Berejiklian told reporters: “Everybody in Sydney needs to be on high alert … Nobody should be getting on public transport without a mask, nobody should be going to a grocery store or place of worship without a mask. It would just be crazy if people were undertaking those activities without a mask.”
Neither Berejiklian, Hazzard nor Chant wore a mask at the press conference, although advisers did.
Hazzard, who lives on the northern beaches, said he had a Covid test on Thursday and had self-isolated while waiting for the result, which was negative. He is exempt from the request for residents to stay at home as an “essential worker”.
The Queensland premier, Annastacia Palaszczuk, said that the woman who tested positive in Queensland had since returned to NSW.
The state’s chief health officer, Jeannette Young, said the woman in her 50s flew in to Brisbane airport on a Virgin flight on 16 December and wore a mask on the flight. She said she was “most concerned” about a lunch the woman had at the Glen Hotel at Eight Mile Plains.
She also travelled to the Sunshine Coast, but Young said that apart from a hotel receptionist, she “otherwise didn’t have any broad contact there”.
“We are confident that we will find anyone who has come into contact with that individual,” she said.
Queensland announced that anyone who arrived in the state from Saturday after being in the northern beaches local government area since 11 December must go into hotel quarantine for 14 days. People already in Queensland who had been in the northern beaches since 11 December must go into self-isolation at home or in their accommodation.
Police said they would start randomly stopping cars and would meet all flights coming into Queensland, to check whether people had come from the northern beaches.
One plane coming into north Queensland on Friday had 12 people who had been to the northern beaches, police said.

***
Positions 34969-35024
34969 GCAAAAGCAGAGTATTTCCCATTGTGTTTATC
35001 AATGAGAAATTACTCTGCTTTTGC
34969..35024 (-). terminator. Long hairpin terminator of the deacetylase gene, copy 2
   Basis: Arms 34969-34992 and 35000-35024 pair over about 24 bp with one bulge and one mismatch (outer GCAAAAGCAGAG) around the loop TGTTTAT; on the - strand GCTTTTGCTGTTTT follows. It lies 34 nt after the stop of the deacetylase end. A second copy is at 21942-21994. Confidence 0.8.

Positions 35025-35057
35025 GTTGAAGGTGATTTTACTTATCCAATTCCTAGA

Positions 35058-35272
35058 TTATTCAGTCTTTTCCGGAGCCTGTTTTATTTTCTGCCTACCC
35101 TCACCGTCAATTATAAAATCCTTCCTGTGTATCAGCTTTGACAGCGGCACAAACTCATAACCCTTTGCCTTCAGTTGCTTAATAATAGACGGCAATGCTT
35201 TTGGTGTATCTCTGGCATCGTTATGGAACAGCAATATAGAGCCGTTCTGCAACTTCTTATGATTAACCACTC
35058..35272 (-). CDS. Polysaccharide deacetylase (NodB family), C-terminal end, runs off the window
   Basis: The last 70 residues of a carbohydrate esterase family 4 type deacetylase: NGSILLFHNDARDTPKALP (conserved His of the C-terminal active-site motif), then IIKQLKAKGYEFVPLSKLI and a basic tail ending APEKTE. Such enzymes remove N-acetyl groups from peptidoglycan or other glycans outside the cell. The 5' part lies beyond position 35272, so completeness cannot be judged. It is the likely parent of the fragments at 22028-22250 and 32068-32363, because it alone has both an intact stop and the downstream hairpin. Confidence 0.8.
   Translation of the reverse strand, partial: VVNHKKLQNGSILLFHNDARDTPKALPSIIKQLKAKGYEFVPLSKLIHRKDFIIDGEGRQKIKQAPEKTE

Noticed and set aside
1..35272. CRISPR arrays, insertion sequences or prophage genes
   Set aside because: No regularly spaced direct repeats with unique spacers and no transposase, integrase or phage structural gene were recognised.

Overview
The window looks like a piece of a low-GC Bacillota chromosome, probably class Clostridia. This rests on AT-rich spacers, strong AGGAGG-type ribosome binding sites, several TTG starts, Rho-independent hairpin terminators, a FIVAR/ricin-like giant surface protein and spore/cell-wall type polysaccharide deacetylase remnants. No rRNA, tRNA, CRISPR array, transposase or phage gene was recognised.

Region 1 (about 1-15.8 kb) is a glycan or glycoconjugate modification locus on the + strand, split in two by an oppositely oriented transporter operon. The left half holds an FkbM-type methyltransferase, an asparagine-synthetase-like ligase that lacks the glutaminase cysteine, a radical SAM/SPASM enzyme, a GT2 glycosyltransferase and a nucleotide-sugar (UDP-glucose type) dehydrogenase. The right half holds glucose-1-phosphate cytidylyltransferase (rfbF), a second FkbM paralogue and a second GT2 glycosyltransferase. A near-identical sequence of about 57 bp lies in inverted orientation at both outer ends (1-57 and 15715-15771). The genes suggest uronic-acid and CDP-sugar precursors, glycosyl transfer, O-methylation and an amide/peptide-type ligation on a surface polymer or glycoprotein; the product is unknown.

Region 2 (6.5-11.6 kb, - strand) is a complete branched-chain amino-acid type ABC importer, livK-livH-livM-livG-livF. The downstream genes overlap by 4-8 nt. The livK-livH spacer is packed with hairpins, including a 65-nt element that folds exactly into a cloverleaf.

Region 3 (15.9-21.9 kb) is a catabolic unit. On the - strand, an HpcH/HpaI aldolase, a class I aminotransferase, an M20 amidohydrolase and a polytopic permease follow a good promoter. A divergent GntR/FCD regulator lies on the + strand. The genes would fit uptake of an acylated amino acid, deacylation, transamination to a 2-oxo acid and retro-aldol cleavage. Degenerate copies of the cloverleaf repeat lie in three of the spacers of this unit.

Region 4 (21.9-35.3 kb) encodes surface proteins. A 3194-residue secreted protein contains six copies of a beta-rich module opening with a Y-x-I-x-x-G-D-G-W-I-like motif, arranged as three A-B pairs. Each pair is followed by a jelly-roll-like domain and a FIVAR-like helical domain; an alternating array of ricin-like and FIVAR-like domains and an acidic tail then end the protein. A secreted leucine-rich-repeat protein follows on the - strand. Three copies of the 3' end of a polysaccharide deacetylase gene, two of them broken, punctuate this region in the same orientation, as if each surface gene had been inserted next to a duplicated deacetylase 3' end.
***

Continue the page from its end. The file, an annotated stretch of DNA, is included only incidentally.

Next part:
Victoria and Western Australia also said arrivals from the northern beaches would have to go into hotel quarantine, and advised all their residents to avoid travel to any part of New South Wales.
In NSW, Berejiklian also announced that the state would change its guidelines for how international aircrew quarantine in Sydney. Victoria quickly followed suit.
From Tuesday, all aircrew will quarantine in only two designated hotels, “as opposed to 25 or 26”, Berejiklian said.
She said airline crew had breached the guidelines previously.
“There was one airline crew from a few weeks ago that breached their isolation and went to venues,” she said.
“The issue isn’t the guidelines that we have in place, it’s unfortunately a few occasions where people have breached the guidelines, or actually chose not to self-isolate when they should have.
“From Tuesday, there will be no chance of disobedience.”
NSW police later reported that 13 aircrew had been fined for breaching quarantine requirements after arriving on a flight from South America on 5 December.
Chant clarified that there had been no further cases associated with a van driver who worked at Sydney airport, and who transported aircrew to and from their hotel quarantine.
The man from south-west Sydney tested positive on Wednesday, becoming the first locally acquired case in the state since 3 December.
Chant said the man’s close contacts had tested negative and were still in self-isolation. She said genomic sequencing showed that his strain was also “most likely a US strain”, which was “consistent with the hypothesis” that he caught the virus from international flight crew.